My adorable and inquisitive wife Ora, who keeps up with the latest research on well-being, read that experiences are a much better investment in well-being than purchases. Serious studies with more than two participants unrelated to the researcher and a margin of error of plus or minus 0.00385541 percent show that if you have a little extra cash, better invest in experiences that will cultivate nostalgic moments for the future, rather than in objects.
This is provided you don’t get killed or traumatized during one of these experiences. Investigators have demonstrated that buying things does not improve your well-being much. Experiences, on the other hand, have the potential to improve happiness by providing a source of distorted memories that make family vacations sound idyllic. Study after study prove that buying a pair of red shoes, or a red Corvette, does not improve your happiness as much as having a meaningful experience with loved ones.
Persuaded by the research, Ora decided to improve our well-being by having a new experience: Five consecutive days of shopping at Miami’s finest malls.
Day 1: Aventura Mall
Day 2: Dolphin Mall
Day 3: Merrick Place
Day 4: Dadeland
Day 5: The Falls
I tried telling Ora that by the end of day five she would be the only one with memories because I would be dead, but she told me to quit whining and get some extra cash from the ATM in case we maxed out on our credit card. Of course, she had a perfectly good excuse to drag me into this. Our son Matan was about to get married during the summer and she insisted that I buy some new clothes to impress my daughter-in-law’s family. To say nothing of what Ora had to buy for the occasion. It’s not every day we marry our son, and I did need new underwear.
What I thought was going to be just a horrible experience turned out to be a sequence of atrociously traumatizing near-death experiences, which will be very memorable indeed — I give Ora that much. In the first day alone we spent close to 11 hours in Aventura Mall buying and returning items in a never-ending cycle of hunting for bargains, comparing prices, losing my wife, calling each other on the phone, not hearing the phone because of the obnoxious music in stores designed to replace Guantanamo, matching colors, fighting for a dressing room, dressing and undressing, trying on 53 items, leaving a complete mess in the dressing room, buying items, refusing to get a new credit card from the Banana Republic, schlepping bags to the car, going back to the mall, finding a better bargain, fighting for a dressing room, standing in line behind 27 Brazilian women and 27 nannies maneuvering strollers the size of an SUV, paying, and going to the car to leave the new purchases and retrieve the old ones, which Ora decided we needed to return because she found a comparable item for 34 cents less in Chico’s, which usually charges 0.34 percent more than Express, which offers discounts on Thursdays and Fridays from 9 to 11 a.m. which are 0.00021 percent better than the bargains at Ann Taylor Loft.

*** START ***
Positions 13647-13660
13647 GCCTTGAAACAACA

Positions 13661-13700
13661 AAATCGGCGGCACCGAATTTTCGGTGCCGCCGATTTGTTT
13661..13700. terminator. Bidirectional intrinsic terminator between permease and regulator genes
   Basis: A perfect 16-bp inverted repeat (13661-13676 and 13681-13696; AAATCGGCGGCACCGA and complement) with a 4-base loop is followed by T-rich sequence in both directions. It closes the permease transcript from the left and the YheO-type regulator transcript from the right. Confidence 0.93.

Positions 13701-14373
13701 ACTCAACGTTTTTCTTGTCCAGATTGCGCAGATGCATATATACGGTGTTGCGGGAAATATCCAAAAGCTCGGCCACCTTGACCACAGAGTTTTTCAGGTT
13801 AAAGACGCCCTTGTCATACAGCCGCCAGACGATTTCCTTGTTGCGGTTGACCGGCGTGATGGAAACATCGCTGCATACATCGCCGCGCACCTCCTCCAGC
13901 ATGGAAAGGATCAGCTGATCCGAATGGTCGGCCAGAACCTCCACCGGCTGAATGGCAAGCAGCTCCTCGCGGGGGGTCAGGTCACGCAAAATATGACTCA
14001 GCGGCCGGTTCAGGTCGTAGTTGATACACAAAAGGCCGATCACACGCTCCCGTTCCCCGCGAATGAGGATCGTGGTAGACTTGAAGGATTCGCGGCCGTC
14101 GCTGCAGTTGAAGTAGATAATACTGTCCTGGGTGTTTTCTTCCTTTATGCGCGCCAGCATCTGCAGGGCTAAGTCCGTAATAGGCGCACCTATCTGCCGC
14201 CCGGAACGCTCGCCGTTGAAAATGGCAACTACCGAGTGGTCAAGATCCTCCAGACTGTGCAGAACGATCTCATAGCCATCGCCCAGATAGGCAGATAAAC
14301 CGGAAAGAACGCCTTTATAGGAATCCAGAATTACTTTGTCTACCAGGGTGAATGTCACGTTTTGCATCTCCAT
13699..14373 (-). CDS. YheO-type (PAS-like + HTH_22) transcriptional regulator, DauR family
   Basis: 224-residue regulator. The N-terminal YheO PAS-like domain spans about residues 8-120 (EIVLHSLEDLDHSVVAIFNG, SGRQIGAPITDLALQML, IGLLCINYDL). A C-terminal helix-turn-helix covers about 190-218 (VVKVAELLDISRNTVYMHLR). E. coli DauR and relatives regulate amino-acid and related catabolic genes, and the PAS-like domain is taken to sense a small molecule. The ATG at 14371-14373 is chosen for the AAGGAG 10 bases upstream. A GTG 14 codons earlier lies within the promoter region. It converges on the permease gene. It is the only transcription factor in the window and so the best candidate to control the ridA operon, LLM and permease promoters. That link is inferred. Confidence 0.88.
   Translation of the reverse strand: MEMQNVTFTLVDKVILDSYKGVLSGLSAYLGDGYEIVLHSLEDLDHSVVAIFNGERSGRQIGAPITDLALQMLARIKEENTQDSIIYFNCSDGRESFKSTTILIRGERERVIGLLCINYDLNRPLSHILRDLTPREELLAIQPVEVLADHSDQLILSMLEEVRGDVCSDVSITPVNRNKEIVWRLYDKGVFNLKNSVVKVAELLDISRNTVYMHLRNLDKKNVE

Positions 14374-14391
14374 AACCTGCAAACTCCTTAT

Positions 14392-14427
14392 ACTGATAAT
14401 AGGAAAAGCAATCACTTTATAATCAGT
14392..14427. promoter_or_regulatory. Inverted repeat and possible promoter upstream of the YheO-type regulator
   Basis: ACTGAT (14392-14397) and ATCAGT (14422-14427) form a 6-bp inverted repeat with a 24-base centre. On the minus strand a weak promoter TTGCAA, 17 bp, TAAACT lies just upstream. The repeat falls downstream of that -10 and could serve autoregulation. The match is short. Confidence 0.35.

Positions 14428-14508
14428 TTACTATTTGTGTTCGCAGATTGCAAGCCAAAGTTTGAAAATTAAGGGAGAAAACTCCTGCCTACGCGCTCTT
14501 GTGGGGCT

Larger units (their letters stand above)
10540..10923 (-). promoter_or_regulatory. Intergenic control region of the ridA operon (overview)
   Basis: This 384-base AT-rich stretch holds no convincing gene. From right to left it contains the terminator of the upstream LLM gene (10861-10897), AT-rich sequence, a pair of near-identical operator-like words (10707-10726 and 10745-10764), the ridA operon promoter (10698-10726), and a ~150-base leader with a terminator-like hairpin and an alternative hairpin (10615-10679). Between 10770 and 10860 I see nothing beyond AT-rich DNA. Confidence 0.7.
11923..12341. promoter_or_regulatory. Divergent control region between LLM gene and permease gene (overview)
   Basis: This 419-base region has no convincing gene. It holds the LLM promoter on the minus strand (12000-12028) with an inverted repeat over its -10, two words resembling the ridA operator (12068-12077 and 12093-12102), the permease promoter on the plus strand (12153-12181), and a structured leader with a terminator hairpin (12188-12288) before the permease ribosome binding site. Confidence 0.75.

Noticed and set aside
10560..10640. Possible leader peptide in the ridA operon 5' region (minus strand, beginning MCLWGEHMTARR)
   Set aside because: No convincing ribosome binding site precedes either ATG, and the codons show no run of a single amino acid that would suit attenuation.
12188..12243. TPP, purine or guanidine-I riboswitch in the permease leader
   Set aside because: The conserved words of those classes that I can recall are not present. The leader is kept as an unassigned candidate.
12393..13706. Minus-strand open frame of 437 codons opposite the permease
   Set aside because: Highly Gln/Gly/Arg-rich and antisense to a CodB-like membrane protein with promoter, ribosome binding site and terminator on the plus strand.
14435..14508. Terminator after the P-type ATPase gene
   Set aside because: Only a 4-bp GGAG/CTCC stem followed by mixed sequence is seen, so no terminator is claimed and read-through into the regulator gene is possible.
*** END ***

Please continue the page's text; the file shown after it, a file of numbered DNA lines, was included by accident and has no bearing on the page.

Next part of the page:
Meanwhile, I could never find Intimissi underwear, which I usually buy in Europe.
If they have it in Europe, I figured they would have it at Aventura Mall, which is the size of Montenegro and Luxembourg combined. To my dismay, no store in Aventura carries Intimissi cotton briefs with elasticized waistband, 93 percent cotton and 7 percent elastane. Determined to get the only underwear especially suited for my European anatomy I used my iPhone to check the Intimissi website while Ora left me in the husband deposit area of The Loft with other equally comatose males.
The Intimissi website listed 29 countries where you can find a store, including Qatar, Croatia, and Saudi Arabia, but the United States of Consumerism was not one of them. Resigned to have to buy online I discovered that you cannot buy Intimissi underwear online from the United States, which is grounds for retaliation and military invasion of whichever country manufactures Intimissi.
Undeterred by setbacks, I thought that I would be the first one to open an Intimissi store in the United States, which would make us rich enough to clone myself and send my alternate ego with Ora to the mall while I schemed a takeover of Intimissi Europe, which led me to ponder some other revenue generating ventures at Aventura Mall that could eliminate unemployment in South Florida:
English school for Brazilian nannies.
Export of nannies to Brazil.
Manners schooling for children of Latin American dictators and drug lords.
Isaac Prilleltensky is dean of the School of Education and Human Development at the University of Miami. Look for his humor blog at http://prilleltensky.blogspot.com